Working for a Purpose in the GRC Market

Today it was announced that I’m joining Aravo Solutions as Chief Marketing Officer. I’m delighted to be joining such a dedicated team—a team that cares about their customers and about the wider causes they are supporting through Aravo’s industry-leading technology and services.

If you haven’t seen it,  I highly recommend a great video by Simon Sinek that explains how the ‘why’ of something—the purpose of a product or service—turns out to be the central driver for buying decisions. “People don’t buy what you do or how you do it,” Sinek tells us. “They buy why you do it.”

Why you do it. The “you” here refers to both organizations themselves and the individuals who make up organizations.

Why do you get out of bed in the morning? What larger, meaningful purpose are we contributing to in your daily work?


Why do you get out of bed in the morning? What larger, meaningful purpose are we contributing to in your daily work?

One of the reasons I have always enjoyed working in the Governance, Risk, and Compliance (GRC) space is that there’s a bigger purpose that is unmistakably important and life-changing. GRC professionals play an important role in the fight against corruption and social injustice such as slavery and human trafficking. Helping global organizations combat these evils while simultaneously improving their third-party monitoring and operational efficiency provides GRC professionals like myself with a very satisfying “why.”

Regulations and Grass-Roots Initiatives as Drivers

The “why” of GRC is compelling to governments and international consortiums, too. Witness the growing list of laws and regulations seeking to eliminate this maleficence from business conduct and supply chains:

Consumers are forming their own groundswell of support for combatting these ills and promoting ethical practices in agriculture, manufacturing, and commerce. They are leveraging the power of social media, and they are finding allies in advocacy groups world-wide that are ready to target businesses accused of violating anti-slavery/trafficking and anti-corruption laws.

The High Costs of GRC Risks

No business wants to be associated with these practices. But corruption, sustainability, and slavery risks can be difficult to ferret out. In complex supply chains or relationships with remote third parties, detecting and stopping illicit practices can be difficult.

For this reason—as well as for reasons of data security and data privacy—third parties (including suppliers, distributors, franchises and joint venture partners) present a significant risk for today’s complex, global enterprises.

A recent study by Deloitte  found that 87% of company respondents had suffered a disruptive incident associated with third parties in the past 2-3 years.

  • 26.2% had suffered reputational damage arising from third party relationships
  • 23% ended up being non-compliant with regulatory requirements
  • 8.7% of these were facing a fine or financial penalty

Those fines and financial penalties can be costly. Deloitte estimates that the failure by large multinational businesses to appropriately identify and manage third parties can lead to fines and other revenue losses in the range of US $2-50 million, while action under global legislation can reach as high as $1 billion.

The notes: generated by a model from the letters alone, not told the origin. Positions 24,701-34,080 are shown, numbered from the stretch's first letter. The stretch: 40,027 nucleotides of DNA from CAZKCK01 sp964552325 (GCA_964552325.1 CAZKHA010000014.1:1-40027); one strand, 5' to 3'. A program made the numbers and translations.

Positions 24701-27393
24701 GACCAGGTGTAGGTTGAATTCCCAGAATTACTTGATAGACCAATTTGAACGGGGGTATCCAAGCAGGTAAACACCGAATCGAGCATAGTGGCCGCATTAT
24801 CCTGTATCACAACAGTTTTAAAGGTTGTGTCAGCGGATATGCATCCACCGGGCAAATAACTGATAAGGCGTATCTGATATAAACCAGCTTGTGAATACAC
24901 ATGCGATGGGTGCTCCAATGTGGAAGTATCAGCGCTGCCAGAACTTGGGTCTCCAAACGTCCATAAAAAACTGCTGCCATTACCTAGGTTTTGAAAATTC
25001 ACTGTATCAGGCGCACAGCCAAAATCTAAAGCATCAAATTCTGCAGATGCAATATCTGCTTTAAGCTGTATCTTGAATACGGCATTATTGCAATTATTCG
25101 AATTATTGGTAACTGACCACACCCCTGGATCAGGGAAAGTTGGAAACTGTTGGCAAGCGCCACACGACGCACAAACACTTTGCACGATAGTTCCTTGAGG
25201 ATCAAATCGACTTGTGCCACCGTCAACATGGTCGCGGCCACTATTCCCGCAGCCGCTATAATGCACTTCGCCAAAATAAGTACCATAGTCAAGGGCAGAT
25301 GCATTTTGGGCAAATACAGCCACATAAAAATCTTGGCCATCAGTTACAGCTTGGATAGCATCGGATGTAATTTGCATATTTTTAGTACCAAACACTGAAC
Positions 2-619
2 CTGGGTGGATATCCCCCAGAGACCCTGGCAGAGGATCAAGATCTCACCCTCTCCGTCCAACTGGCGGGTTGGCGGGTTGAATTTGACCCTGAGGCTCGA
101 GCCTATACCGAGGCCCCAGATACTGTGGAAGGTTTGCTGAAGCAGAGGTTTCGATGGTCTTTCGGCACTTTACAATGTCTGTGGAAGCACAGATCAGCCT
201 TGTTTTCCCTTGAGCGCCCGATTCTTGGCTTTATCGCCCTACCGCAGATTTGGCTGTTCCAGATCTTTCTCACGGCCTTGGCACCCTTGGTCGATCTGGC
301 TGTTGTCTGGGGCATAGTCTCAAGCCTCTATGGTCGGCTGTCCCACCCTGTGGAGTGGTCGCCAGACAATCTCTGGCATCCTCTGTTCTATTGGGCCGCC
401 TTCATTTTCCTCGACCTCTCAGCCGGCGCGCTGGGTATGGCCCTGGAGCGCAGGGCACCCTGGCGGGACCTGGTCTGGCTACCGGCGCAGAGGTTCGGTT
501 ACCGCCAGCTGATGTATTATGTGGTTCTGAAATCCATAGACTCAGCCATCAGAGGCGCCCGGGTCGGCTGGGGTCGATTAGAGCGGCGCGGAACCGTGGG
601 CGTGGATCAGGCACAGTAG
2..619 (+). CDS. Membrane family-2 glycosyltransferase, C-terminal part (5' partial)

From “Why” to “How”: Putting Third-Party Risk Management in Practice

To reduce these risks and gain better visibility into third party networks and supply chains, organizations need to solve several problems at once:

  • Data
    Whatever else it is, third party risk management is a data problem. To screen and monitor third parties and supplies chains, organizations need timely and accurate data about third party policies, business practices, status, and risks. It only makes sense, then, for organizations and solution providers to use state-of-the-art technologies and techniques for data collection and data analysis as part of their third-party risk management solutions.
  • Operations
    Every organization is different, and those differences can be profound when multinational corporations have operations spanning the globe and serving hundreds or even thousands of distinct local markets. Third party risk management solutions must be flexible enough to accommodate any organization’s day-to-day processes, corporate structure, and business policies and priorities.
  • Regulatory Agility
    Once an organization implements a third party risk management solution, it needs to be able to modify that solution easily to keep up with changing regulations and guidelines. Regulations, as we noted above, are multiplying, and regulatory complexity is increasing. Organizations need a solution they can easily adapt to whatever new regulations come to apply in their industries and markets.

One of the reasons I joined Aravo is that I feel that the Aravo Enterprise solution for addressing the “why” of the GRC market also addresses the “how” challenges in a uniquely powerful and compelling way. The Aravo SaaS solution is a fast, flexible data analysis platform that helps Global 2000 companies reduce third-party risks and improve visibility into third-party relationships.

You can learn more about the Aravo solution here.

What do you find most compelling about the GRC market? Please leave a comment below and join the conversation.

Topics: grc